- Behemoths such as Marvel dominate our cultural landscapes. The Marvel Cinematic Universe comprises an astonishing amount of content.
- Just when we thought we had a satisfying conclusion, Marvel Studios reached Phase 4.
- We might be witnessing the creation of a new kind of myth system, with all of its enduring power and creativity.
I asked myself a few questions as I sat down to watch Marvel Studios’ Moon Knight. How long can a story last? How many chapters can you read before you long for an ending? How about spinoffs, or other stories set in the same world of characters, cultures, and physical settings? These are relevant questions in our era, as behemoths such as Marvel dominate our cultural landscapes with their fictional Universes. (Other such titans include Star Wars, DC, Star Trek, and Lord of the Rings.)
As some readers already know, I am a lifelong Marvel comic fan. (I actually read the Moon Knight comics as a kid.) My own children grew up on Marvel origins stories. The enthusiasm I felt for Marvel storylines and characters multiplied a hundred-fold with the launch of Marvel Studios. From so-called Phase 1 through Phase 3, I was all in. I took in many (but not all) of the shows Marvel did with Netflix. Now we have reached Phase 4, with movies such as Shang Chi and the Legend of the Ten Rings and shows on the Disney+ streaming service such as WandaVision, Loki, and recently Hawkeye. This is an astonishing amount of content, so before I began Moon Knight I felt like I needed to do a status check. My son, who started as a huge fan, was already tired of the whole endeavor. But where was I?
If I was being honest with myself, I felt a little saturated. It’s not that I wasn’t still loving a lot of the content. I thought The Falcon and The Winter Soldier was remarkable for using the superhero genre to stare directly at issues like racism and the political status of refugees. And Loki was just fun, thanks to delightful performances by Tom Hiddleston and Owen Wilson.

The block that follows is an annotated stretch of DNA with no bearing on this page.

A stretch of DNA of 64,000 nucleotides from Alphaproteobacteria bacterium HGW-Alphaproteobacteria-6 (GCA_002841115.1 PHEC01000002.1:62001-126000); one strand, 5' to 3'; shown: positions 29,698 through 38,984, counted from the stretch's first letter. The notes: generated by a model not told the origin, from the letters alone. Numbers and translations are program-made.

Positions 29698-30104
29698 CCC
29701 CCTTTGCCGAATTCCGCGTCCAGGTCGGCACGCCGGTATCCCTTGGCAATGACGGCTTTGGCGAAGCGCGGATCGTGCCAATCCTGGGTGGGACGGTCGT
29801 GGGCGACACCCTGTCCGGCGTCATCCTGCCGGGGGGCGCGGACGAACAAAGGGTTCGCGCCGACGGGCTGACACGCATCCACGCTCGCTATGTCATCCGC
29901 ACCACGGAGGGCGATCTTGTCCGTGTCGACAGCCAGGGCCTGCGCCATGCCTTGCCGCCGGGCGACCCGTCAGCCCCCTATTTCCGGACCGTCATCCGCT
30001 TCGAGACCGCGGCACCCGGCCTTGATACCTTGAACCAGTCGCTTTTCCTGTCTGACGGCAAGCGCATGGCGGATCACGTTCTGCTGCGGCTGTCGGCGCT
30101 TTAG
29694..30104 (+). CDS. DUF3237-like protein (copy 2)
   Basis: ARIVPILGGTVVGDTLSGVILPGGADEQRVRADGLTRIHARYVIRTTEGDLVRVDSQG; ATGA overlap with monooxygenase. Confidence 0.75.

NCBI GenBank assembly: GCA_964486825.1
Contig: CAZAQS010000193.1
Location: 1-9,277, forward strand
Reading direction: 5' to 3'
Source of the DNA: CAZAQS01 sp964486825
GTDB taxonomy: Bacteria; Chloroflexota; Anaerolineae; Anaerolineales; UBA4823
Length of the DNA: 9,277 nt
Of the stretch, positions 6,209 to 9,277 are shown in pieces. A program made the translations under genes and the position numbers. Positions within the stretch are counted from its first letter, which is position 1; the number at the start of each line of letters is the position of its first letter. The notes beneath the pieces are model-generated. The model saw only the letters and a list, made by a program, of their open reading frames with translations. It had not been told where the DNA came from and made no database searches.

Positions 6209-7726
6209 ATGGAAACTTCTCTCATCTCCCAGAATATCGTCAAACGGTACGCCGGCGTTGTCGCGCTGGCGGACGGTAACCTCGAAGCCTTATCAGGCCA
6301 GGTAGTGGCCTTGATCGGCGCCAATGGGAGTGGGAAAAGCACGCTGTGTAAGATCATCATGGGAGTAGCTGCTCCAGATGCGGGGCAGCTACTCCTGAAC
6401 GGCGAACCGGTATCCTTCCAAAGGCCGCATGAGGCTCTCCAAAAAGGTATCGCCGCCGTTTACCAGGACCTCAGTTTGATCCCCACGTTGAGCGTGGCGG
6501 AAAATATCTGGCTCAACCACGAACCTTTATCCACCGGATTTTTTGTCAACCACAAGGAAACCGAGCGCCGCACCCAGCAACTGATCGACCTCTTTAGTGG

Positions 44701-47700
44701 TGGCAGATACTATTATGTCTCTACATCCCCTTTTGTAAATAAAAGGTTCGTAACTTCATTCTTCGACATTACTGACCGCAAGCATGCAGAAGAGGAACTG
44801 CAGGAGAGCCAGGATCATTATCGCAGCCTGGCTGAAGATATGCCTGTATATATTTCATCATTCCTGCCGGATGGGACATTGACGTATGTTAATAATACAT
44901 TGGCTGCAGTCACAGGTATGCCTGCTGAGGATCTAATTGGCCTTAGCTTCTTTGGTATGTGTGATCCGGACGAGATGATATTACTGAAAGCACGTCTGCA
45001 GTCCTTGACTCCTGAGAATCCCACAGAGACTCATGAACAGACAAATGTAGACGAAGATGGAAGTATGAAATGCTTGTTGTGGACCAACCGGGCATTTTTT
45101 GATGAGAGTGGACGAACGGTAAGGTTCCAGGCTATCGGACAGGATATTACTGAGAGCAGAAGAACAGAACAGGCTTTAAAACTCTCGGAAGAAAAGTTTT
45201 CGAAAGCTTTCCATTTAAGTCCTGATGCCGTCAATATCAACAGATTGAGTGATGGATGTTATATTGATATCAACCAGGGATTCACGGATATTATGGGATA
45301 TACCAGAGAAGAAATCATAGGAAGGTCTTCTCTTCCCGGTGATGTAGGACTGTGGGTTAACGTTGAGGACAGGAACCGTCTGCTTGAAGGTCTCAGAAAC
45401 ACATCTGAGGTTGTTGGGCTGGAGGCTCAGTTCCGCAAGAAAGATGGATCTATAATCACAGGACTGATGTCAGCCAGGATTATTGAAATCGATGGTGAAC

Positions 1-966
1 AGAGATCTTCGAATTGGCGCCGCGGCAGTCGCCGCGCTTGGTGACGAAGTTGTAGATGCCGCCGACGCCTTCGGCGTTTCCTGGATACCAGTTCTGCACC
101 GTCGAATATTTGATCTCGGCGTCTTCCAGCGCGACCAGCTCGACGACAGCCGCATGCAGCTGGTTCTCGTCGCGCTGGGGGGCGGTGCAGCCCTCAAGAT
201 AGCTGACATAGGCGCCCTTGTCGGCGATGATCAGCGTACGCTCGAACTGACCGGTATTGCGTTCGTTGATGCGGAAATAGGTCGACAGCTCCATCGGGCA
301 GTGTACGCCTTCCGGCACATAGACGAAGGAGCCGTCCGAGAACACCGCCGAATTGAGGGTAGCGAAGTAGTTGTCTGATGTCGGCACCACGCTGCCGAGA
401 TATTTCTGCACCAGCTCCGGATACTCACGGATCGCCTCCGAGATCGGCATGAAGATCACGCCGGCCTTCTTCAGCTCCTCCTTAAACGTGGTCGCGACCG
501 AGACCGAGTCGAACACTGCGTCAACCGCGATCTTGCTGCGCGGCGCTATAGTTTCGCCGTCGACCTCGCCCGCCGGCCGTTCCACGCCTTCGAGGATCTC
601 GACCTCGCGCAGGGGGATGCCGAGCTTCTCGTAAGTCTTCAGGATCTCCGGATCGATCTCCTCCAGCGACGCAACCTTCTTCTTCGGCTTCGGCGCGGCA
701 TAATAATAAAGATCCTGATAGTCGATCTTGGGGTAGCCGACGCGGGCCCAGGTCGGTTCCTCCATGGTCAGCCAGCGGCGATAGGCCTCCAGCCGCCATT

But when I got to the recent movies, things started to stall. Shang Chi was enjoyable, but I found myself surprisingly uninvested in the latest Spider-Man outing. Yes, it was good, but there was a sense of the weight of the whole enterprise hunching its shoulders. Then there was The Eternals, which was simply too much, all at once — lots of characters, lots of exposition, a whole lot of movie.
So, what is going on? If you look at the list of titles and judgments in the two paragraphs above, you can see I am still really enjoying what Marvel is putting out. It still manages to surprise. But the sheer scale of it all leaves me with a big question: How long can this go on?
Now, the obvious answer is that it will endure as long as there is money to be made. That means the next question is, how long will that be? After all, money is only made if people keep watching. And the question of its longevity gets more interesting when you consider what Marvel Studios created up to Avengers: Endgame. Across 26 distinct individual movies, they crafted an exquisitely detailed fictional world, where every film referenced and built off every other. In this way they seamlessly constructed a dense timeline and an equally dense map of what happened, everywhere and to whom. It was a thing of great beauty and delight. With Endgame it seemed to come to a satisfying conclusion. We could stand up, dust the popcorn off our laps, and say “yup, that was awesome.”
Can Marvel Studios keep telling its story?
But then the house lights fell again, and the screen lit up with more trailers and the beginning of a new chapter: Phase 4! Ok, but do I want it? Does anyone really want it?
Reflecting on the fact that most of the stuff coming out of Phase 4 is still pretty good, I wonder if there might be something going on that is similar to what has always happened with fans of the Marvel comics. Author Douglas Wolk has pointed out that the Marvel Comics Universe is basically the largest story ever written. It sprawls across a zillion words, issues, and storylines. You read with enthusiasm. But then, eventually, you get bored and move on to other things. Maybe you pick it all up again a few years (or decades) later. Meanwhile, there is always a next generation of readers who find their own entry into the big Marvel story.
Perhaps that is what will happen with the Marvel Cinematic Universe. Maybe it will just go on and on, finding new viewers even after some fans grow into other interests. If that does happen, it would mean something new and interesting in the modern media era: a single story being invented by, and told to, generation after generation. In a sense, it would be the creation of a new kind of myth system, with all of myth’s enduring power and creativity. I’d be cool with that.
Oh, and by the way, the first episode of Moon Knight was awesome.